Autophagy is a process by which the cells remove damaged organelles, malformed proteins or amyloid aggregate accumulation through lysosomal degradation. This is a process highly conserved and is required to maintain cellular homeostasis. Dysregulated autophagy is a common feature in NCDs implicated in NDD, metabolic syndrome, diabetes, CVDs, gastrointestinal diseases, and cancer [1]. As a master regulator of protein, lipid and carbohydrate metabolism, altered autophagy may concomitantly promote metabolic disorders and diseases associated with ageing, unhealthy diets, and inflammation [64][65][66][67][68][69][70]. In the context of CDV, several studies show that autophagy might have beneficial or detrimental roles depending on the stage and type of the considered cardiovascular disease [2]. However, the majority of studies on cardiac disorders show that autophagy may be a common cellular pathway that can be targeted for therapeutic gain, and the growing number of cardioprotective therapies affecting autophagic activity confirms this evidence [1][71][72]. In cancer cells, it is still debated whether autophagy induction or inhibition may represent the most promising approach for future cancer treatments. Interestingly, cancer cells may also use autophagy as a resistance mechanism against chemotherapy [73]. Also in the contest of NDD, such as Alzheimer’s disease (AlzD) many studies reported that the autophagy process was impaired with accumulation of extracellular protein aggregates, mainly composed by polymeric Aβ42 peptide, a product of proteolysis of APP, one of the main responsible for neurological damage and cognitive deficit [74].

All these data support that autophagy is a key factor in the pathogenesis and regulation of various kinds of diseases, serving as a potential and effective target for their intervention. Therefore, the use of substances, such as polyphenols, including OleA, that modulate autophagy and minimize the collateral effect, may be a valid therapeutic approach [75]. Indeed, several studies, some of which conducted in our laboratory, contributed to demonstrating the healthful actions of oleuropein against pathologies involving autophagy dysfunction, acting as an autophagy enhancer through several mechanisms, In our previous study performed in neuroblastoma cell lines, we found that OleA induced autophagy by activation of the Ca2+/Calmodulin Protein Kinase Kinase β (CaMKKβ)/AMPK/mTOR signalling axis [76].The effects of OleA as an autophagy inducer have also been investigated in animal transgenic models. Grossi et al.[77] using a wildtype and TgCRND8 transgenic mouse model for human Aβ pathology, demonstrated that a diet supplemented with OleA restored the defective autophagic flux by inhibition of the mTOR pathway, resulting in a remarkable cortex plaque reduction, and a recovery of the mice cognitive performance. Another mechanism through which OleA may modulate autophagy is activation of NAD-dependent deacetylase sirtuin-1 (SIRT-1). SIRT-1 influences autophagy directly (but also oxidative stress and apoptosis), via deacetylation of key components of this pathway. It showed a functional crosstalk with Poly (ADP-ribose) polymerase-1 (PARP-1) through NAD+ cofactor availability, and so any changes in levels of intracellular NAD+ and/or PARP-1 activity may influence SIRT-1 activity [78]. Luccarini et al.[79] found that PARP-1 activation matched with a significant accumulation of PAR polymers in the cortex of TgCRND8 mice at the early (3.5 month) and intermediate (six month) stages of Aβ deposition. The same TgCRND8 mice fed with a supplementation of OleA showed a rescue of both PARP-1 activation, the accumulation of its product, and increased SIRT-1 expression. Miceli et al. [80] studied the effect of OleA as an autophagy enhancer in a cardiomyocyte model, characterized by autophagy dysfunction induced by oxidative stress due to a monoamine oxidase-A (MAO-A) overexpression. They found that OleA conferred cardioprotection, not simply by its antioxidant action, but also through restoration of defective autophagic flux autophagy, due to translocation of transcriptional factor EB (TFEB) to the nucleus; this latter modulated the transcription of autophagy genes, prevented by MAO-A activation, reducing its transcriptional activity. Interestingly, TFEB translocation and autophagy recovery induced by OleA did not affect ROS status in cardiomyocytes, further highlighting its peculiarity as an autophagy inducer.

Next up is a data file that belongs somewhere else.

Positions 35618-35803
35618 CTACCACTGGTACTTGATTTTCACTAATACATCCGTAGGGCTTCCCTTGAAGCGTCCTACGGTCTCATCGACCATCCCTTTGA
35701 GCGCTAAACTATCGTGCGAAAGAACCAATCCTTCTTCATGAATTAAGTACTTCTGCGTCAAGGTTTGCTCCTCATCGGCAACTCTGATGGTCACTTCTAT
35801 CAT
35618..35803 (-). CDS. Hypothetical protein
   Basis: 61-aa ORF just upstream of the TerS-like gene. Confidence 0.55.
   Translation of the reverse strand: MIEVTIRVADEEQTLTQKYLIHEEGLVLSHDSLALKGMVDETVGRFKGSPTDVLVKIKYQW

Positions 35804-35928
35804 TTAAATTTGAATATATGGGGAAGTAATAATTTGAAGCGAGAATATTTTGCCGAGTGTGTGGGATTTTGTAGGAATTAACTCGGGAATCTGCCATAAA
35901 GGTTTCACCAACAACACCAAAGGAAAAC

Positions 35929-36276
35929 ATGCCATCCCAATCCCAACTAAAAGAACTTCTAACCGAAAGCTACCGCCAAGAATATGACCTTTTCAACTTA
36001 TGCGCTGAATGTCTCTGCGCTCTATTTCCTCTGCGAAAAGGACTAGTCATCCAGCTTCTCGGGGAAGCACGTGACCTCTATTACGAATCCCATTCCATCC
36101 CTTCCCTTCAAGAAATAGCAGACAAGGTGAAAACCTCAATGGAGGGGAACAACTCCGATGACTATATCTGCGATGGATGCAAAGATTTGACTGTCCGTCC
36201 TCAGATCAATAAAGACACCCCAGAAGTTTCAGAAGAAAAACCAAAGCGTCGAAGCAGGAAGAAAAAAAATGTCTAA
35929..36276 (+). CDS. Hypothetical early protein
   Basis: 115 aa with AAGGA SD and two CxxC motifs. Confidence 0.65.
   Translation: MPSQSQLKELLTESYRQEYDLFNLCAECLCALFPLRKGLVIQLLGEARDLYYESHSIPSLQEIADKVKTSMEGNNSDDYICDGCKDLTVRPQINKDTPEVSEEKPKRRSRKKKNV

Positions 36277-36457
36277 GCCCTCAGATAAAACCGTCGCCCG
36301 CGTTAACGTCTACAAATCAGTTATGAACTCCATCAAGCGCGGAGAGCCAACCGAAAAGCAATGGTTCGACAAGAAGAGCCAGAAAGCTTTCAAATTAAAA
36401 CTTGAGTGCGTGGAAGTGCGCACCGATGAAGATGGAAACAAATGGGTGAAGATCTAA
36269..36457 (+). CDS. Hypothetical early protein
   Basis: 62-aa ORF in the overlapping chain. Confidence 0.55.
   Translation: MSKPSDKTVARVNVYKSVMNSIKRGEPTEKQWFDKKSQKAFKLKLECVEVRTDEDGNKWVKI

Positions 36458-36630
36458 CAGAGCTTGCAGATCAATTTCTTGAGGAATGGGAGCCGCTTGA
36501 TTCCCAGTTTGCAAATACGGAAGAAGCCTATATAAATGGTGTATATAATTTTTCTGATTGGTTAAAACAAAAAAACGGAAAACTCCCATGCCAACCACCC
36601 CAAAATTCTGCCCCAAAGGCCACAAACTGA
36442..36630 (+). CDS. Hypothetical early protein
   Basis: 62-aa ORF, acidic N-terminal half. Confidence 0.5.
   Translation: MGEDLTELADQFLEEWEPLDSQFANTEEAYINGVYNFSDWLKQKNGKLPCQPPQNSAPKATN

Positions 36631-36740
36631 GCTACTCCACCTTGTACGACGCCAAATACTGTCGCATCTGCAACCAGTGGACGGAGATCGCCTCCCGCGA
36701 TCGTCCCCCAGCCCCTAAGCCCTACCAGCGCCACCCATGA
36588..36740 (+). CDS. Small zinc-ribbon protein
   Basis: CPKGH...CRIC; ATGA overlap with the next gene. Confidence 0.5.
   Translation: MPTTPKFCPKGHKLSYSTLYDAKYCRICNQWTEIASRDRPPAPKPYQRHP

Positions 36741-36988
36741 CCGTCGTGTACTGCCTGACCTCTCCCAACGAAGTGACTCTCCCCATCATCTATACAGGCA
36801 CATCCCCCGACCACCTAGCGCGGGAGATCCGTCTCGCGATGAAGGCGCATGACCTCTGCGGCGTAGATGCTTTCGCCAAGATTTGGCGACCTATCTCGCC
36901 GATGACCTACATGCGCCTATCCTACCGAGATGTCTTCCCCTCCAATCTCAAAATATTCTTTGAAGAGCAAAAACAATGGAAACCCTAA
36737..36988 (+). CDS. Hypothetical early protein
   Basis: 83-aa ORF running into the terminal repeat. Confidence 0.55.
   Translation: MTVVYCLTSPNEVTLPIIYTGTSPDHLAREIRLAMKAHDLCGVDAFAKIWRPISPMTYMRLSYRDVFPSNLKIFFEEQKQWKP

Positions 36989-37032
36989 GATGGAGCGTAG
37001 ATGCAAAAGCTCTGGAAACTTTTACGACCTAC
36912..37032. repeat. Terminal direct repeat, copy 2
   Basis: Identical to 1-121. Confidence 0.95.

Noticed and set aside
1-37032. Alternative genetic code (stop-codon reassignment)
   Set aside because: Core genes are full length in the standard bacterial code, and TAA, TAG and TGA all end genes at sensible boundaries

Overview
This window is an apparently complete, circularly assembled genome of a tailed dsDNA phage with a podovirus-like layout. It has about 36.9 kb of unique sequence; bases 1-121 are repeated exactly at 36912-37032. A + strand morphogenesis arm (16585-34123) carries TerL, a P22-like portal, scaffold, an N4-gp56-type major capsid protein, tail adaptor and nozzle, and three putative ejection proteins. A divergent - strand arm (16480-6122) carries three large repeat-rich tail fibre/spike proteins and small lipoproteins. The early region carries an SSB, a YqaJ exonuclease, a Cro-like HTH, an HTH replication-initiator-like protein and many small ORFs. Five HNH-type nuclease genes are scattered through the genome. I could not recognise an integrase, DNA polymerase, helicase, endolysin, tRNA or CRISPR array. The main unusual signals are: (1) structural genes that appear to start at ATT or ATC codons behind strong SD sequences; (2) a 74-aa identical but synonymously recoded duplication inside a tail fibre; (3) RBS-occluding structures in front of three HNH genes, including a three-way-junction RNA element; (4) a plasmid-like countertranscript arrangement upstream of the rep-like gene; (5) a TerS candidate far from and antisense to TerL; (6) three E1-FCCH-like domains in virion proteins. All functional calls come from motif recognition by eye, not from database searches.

5. Oleuropein as Anti–Amyloid Tool